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Clerks, voters dealing with numerous election law changes

CARSON CITY, Nev. – The 2021 Legislature made dozens of changes in how Nevada conducts elections this coming year, the impacts of which Nevada’s election officials are still sorting out.

Mark Wlaschin, elections deputy in the Secretary of State’s office, said a total of 10 pieces of legislation were approved and signed by Gov. Steve Sisolak. One key rule that remains from the last election cycle is that every active registered voter will receive a mail-in ballot in both the primary and general election unless he or she opts out.

The “opt out” or mail ballot preference form he said is on the secretary’s website at http://www.sosnv.gov or at http://www.carson.org/elections. That form must be submitted at least 60 days before the primary, which would be by April 15, and by Sept. 9 for the general election. Voters can also ask to permanently opt out of receiving a mail-in ballot.



On the Carson City website, click on mail ballots then on the mail ballot preference form. (https://www.carson.org/government/departments-a-f/clerk-recorder/elections-department/absent-ballots)

Voters can also register to vote anytime including on election day but Carson City Clerk/Recorder Aubrey Rowlatt warned the lines that day may be long.




In addition, voters who register that late will vote a provisional ballot instead of a full ballot.

During the last election, the first-time mail-in ballots were sent to every active voter, some people reported receiving more than one ballot or ballots for former residents of their address. Wlaschin said when a second ballot is sent to a residence, the barcode on the first ballot is automatically canceled.

Some people received ballots intended for prior residents of the address. Most people tore them up, but Wlaschin said that just perpetuates the problem. He requested that anyone getting ballots at their residence that aren’t for them print “Return to Sender. Not at this address” on the envelope. That way the ballot will get back to the clerk and the issue will get fixed.

Both he and Rowlatt say the most important thing they can tell voters right now is to check their registration to ensure the address is correct.

For those who have already visited the Department of Motor Vehicles, they said voters should also check their party registration. Originally, the new DMV voter registration would automatically seek to register customers to vote but if they didn’t specify a political party, it would put them in the nonpartisan list.

Rowlett said that could make for very angry voters who, for example, had been Republican or Democrat for years but this cycle receive a nonpartisan ballot. She said Carson City is making the effort to ensure voters stay registered with the party of their choice so that doesn’t happen.

Wlaschin said the state also found a “work around” to make sure that doesn’t happen. But he said some people have already gone through the DMV process and may have been converted to nonpartisan without their knowledge.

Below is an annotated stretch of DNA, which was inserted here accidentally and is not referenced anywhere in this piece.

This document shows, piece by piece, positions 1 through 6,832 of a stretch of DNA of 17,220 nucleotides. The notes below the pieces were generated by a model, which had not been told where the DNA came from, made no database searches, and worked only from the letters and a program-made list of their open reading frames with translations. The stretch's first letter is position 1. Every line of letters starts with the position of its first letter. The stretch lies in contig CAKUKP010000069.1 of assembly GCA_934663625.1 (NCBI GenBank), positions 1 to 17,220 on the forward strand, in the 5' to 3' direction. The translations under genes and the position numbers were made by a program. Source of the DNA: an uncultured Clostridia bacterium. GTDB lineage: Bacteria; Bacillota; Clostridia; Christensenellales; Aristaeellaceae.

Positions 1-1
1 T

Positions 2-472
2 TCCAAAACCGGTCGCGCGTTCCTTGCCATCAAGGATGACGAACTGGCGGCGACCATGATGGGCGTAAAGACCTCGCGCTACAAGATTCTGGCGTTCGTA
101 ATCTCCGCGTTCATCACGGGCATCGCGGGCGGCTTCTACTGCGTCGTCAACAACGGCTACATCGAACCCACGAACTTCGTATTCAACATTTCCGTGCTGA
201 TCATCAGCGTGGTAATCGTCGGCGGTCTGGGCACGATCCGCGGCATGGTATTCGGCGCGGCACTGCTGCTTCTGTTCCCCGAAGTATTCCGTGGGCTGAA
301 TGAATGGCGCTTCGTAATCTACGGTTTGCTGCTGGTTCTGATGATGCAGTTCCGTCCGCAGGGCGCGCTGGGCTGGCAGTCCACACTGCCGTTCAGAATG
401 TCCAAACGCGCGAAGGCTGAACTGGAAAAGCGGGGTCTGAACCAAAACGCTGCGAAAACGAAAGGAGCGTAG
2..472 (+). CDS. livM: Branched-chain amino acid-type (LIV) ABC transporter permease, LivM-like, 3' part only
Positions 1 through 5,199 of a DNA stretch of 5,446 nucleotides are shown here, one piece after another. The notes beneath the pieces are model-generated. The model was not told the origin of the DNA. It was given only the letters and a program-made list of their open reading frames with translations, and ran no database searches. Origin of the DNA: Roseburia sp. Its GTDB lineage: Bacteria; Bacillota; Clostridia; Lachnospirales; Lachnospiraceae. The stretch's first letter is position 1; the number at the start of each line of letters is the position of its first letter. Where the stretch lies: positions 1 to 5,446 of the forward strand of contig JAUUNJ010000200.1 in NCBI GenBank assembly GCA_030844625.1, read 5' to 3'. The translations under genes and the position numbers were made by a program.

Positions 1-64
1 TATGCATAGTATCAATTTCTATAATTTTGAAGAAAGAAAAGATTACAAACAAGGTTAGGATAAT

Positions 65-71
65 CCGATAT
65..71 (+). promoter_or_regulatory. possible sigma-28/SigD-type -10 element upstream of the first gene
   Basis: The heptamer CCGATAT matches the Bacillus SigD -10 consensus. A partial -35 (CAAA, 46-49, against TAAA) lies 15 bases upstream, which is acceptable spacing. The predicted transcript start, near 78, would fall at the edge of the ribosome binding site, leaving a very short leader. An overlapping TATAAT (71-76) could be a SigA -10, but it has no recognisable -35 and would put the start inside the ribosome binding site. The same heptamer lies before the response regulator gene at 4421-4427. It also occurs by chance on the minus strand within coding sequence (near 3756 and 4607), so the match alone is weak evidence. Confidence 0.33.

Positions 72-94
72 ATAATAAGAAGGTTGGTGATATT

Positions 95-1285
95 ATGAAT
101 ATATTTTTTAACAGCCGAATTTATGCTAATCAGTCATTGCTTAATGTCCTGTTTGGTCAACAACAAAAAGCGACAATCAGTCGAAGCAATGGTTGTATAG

Both urged voters to check their registration and make sure the address and party affiliation are correct. Check your registration at https://www.nvsos.gov/votersearch/.

The General Election date next year is Nov. 8. The primary date again changed as it has for several cycles.

The primary will be held June 14. Early voting for the primary runs from May 28 and ends June 10. The polls will be closed Memorial Day.

Early voting for the General Election runs Oct. 22 through Nov. 4 and the polls will be open Nevada Day.

People who receive a mail-in ballot but later decide they want to vote in person can simply bring the mail-in ballot with them to the polling place and turn it in. Those who don’t will have to sign an affidavit promising not to vote twice. Voting more than once is a felony.

Rowlatt said Carson City uses a two-step verification process to make sure the voter is who they say they are. The city had few problems in the last election. Mail-in ballots will be accepted four days after election day if they were postmarked by election day. If the postmark is illegible, ballots will be accepted for three days after the election. In Carson City, Rowlatt said if it arrives later than that, the ballot probably wasn’t cast before or on election day.

The polling place in Carson City is the Community Center. There also will be a drop box there and she said she is considering placing another drop box somewhere in Carson City.

Voters who are going to be out of town need to let the clerk’s office know because mail-in ballots cannot be forwarded. Rowlatt said her office will need something signed by the voter to accommodate their wishes.

Wlaschin said opting out of receiving a mail ballot actually saves the counties money. Ballots cost $1.46 apiece in the last election but he said that price has doubled or more this cycle.

One change sought by college students didn’t make it through the Legislature this year. Student IDs are still good for identification purposes but not for voter registration. Supporters sought the change to allow the large percentage of Nevada’s university students from neighboring states to vote.

 


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